- BP supervisors on rig depicted putting profits above safety
- Star-driven movie premiered at Toronto filmfest this week
Just as memories of the 2010 Deepwater Horizon oil rig disaster were starting to fade from public consciousness, an action-heavy movie version is set to bring them back, front and center.
“Deepwater Horizon,” set for release at the end of the month, is an intense, big-budget depiction of the events immediately before, during and after the blowout and explosion at the ultradeep-sea drilling rig off Louisiana. The events left 11 workers dead and set off the worst oil spill in U.S. history.
The filmmakers were aiming for a tribute to the victims and the survivors, but they also take some shots at the managers on the rig who worked for BP Plc, the majority owner of the well. In the Lions Gate Entertainment Corp. movie, which premiered at the Toronto International Film Festival this week, the BP supervisors on board are portrayed as placing profit above safety and pushing workers to keep operating even after they raise concerns about the well’s integrity.
“Something like this, especially a big release, is always a way of bringing back the memories,” said Robert Thompson, director of the Bleier Center for Television and Popular Culture at Syracuse University. It potentially reframes and “introduces the story to a whole new audience.”
Directed by Peter Berg (“Friday Night Lights,” “Lone Survivor”), the film focuses on Mike Williams (Mark Wahlberg), the real-life senior electrician who is one of the staff portrayed as calling out BP for being too focused on money. Two-time Oscar nominee John Malkovich plays Donald Vidrine, the BP manager who helped oversee the Macondo well. He clashes with Jimmy Harrell, played by Kurt Russell, a manager for Transocean Ltd., which owned and operated the rig.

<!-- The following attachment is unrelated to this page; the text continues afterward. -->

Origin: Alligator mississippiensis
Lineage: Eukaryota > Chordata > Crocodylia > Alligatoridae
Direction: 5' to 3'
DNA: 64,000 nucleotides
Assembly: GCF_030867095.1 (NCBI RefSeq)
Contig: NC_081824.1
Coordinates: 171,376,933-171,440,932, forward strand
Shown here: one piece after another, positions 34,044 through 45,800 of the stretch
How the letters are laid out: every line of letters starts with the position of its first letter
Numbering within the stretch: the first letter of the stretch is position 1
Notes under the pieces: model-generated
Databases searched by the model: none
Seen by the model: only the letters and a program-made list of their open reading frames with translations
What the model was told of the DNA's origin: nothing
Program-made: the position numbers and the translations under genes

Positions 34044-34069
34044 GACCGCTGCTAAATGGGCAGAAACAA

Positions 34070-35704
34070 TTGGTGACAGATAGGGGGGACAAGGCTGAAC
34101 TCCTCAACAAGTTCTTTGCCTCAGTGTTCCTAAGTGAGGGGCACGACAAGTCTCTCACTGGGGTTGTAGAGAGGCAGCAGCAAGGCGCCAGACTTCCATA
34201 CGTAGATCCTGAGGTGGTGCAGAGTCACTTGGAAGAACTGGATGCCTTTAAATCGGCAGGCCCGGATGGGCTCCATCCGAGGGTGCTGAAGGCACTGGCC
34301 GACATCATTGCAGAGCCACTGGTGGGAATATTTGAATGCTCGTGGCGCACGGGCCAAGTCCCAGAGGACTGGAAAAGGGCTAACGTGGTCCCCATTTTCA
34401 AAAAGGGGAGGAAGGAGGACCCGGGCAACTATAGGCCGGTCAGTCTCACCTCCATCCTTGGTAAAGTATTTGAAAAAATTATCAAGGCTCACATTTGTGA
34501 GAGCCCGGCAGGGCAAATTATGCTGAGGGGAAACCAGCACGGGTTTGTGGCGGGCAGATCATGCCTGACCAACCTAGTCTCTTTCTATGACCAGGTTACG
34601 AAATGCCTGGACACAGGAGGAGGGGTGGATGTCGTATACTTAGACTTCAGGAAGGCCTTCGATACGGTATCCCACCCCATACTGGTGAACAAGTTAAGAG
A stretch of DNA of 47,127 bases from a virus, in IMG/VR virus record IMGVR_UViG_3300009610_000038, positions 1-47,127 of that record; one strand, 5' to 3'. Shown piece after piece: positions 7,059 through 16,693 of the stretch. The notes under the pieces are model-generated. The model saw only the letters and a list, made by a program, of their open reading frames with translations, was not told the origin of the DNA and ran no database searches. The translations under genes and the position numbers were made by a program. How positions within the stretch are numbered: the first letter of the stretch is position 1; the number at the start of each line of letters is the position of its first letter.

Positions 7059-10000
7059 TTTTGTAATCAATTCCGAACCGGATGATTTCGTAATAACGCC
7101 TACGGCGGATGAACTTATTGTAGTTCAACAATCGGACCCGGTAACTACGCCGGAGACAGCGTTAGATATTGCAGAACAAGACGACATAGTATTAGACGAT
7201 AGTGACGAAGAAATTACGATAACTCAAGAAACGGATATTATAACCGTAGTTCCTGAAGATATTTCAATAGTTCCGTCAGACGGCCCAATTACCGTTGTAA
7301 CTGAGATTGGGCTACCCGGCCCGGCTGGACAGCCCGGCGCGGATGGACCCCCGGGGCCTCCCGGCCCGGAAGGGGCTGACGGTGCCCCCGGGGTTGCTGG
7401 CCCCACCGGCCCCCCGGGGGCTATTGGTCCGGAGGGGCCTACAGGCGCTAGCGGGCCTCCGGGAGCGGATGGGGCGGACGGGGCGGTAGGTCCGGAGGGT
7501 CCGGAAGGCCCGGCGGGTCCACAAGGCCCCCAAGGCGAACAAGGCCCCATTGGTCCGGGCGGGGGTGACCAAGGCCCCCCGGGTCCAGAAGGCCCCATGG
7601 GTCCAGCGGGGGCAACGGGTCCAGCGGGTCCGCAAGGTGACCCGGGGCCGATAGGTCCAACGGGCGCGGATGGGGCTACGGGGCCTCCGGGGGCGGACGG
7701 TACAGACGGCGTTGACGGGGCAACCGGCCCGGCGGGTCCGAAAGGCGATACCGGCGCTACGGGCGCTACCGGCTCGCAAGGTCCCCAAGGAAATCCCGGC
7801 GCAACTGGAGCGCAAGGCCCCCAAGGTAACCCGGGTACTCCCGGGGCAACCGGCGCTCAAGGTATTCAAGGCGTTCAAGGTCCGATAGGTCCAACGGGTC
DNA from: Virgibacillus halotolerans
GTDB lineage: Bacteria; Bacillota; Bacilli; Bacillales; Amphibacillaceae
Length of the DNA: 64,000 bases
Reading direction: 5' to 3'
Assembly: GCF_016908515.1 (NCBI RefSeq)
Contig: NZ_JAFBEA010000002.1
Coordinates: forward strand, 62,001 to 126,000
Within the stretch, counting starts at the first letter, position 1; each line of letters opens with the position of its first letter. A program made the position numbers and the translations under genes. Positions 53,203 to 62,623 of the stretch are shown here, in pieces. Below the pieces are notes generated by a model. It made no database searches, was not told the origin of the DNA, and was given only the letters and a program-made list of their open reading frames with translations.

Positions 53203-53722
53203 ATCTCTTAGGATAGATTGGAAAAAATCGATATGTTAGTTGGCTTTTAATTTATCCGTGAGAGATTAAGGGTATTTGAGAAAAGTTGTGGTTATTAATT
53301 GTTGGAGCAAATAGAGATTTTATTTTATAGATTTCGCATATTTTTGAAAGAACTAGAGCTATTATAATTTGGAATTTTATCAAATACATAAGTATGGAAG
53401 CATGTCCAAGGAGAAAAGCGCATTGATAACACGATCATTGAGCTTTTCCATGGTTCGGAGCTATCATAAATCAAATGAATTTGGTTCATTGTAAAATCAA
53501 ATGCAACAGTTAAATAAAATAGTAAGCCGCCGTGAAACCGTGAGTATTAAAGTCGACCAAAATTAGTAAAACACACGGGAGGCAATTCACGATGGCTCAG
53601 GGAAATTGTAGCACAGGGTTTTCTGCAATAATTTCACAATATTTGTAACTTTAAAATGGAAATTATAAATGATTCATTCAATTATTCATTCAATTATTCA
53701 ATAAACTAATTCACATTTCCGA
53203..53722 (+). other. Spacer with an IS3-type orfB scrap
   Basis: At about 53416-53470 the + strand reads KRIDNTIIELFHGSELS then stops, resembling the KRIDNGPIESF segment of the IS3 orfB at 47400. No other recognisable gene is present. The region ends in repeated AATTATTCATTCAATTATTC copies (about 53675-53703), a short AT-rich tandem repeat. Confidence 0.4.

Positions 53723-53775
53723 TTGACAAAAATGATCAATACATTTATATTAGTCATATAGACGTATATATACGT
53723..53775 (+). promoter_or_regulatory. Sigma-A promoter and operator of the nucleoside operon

Weeks past schedule and millions of dollars over budget, the crew is depicted relenting to BP’s pressure and begins preparing to plug the well and move on to a new location, a procedure that requires clearing out the drilling mud that was holding down the pressure of the oil below.
That leads to a series of dramatic action sequences. The well blows out, spouting oil, gas and mud to the top of the gigantic derrick. Gas enters the rig’s engines, causing a catastrophic series of explosions that rip through the deck and engine rooms. Workers are cut down by fireballs and sprays of shattered glass. As crew members try desperately to save the rig and then themselves, the camera pans up regularly to display a hellish scene of their world and the ocean engulfed in flames.
Shot in south Louisiana, the film used current and former oil workers in roles. Berg said he faced resistance from BP employees. “This was a film that BP probably wasn’t thrilled was getting made,” Berg told the Press Association.
Spokesmen for BP in Houston didn’t return requests for comment made via e-mail and phone.
“While this will undoubtedly be a dramatized portrayal of what took place on the tragic night of April 20, 2010, all of us at Transocean remain forever mindful of this incident, honor the lives that were lost and continue to recognize the brave, heroic and highly professional actions of the rig’s crew that night,” Pam Easton, a Transocean spokeswoman, said in an e-mailed statement. She added the company wasn’t involved in the making of the movie.
Will filmgoers go see “Deepwater Horizon”?
Initial reviews have been positive. “It’s rare to see a mainstream film with the guts to double as a takedown of a multibillion dollar company,” Benjamin Lee wrote in The Guardian, also describing it as a worthy tribute to the brave workers involved.
The filmmakers spent $118 million on the movie in Louisiana, according to filings with the state. Lions Gate will share the costs with its partners in the project and typically pre-sells international distribution rights.
The movie might benefit from the success of another true-life tale released last weekend, “Sully,” about the US Airways pilot who safely landed his Airbus A320 in the Hudson River in 2009 after losing both engines to bird strikes, said Jeff Bock, senior box office analyst at Exhibitor Relations Co. Like the filmmakers behind “Sully,” Berg “taps into the jingoistic nature of American filmgoing,” Bock said.
Wahlberg said during an on-stage interview ahead of the premier in Toronto that he was drawn to the film project after he read the script and a New York Times investigation, on which the movie was partly based. He said he was attracted to the film for what it celebrated, not for what it attacked.
“I just thought it was a fascinating story,” Wahlberg said, “what these people were faced with and what they had to overcome.”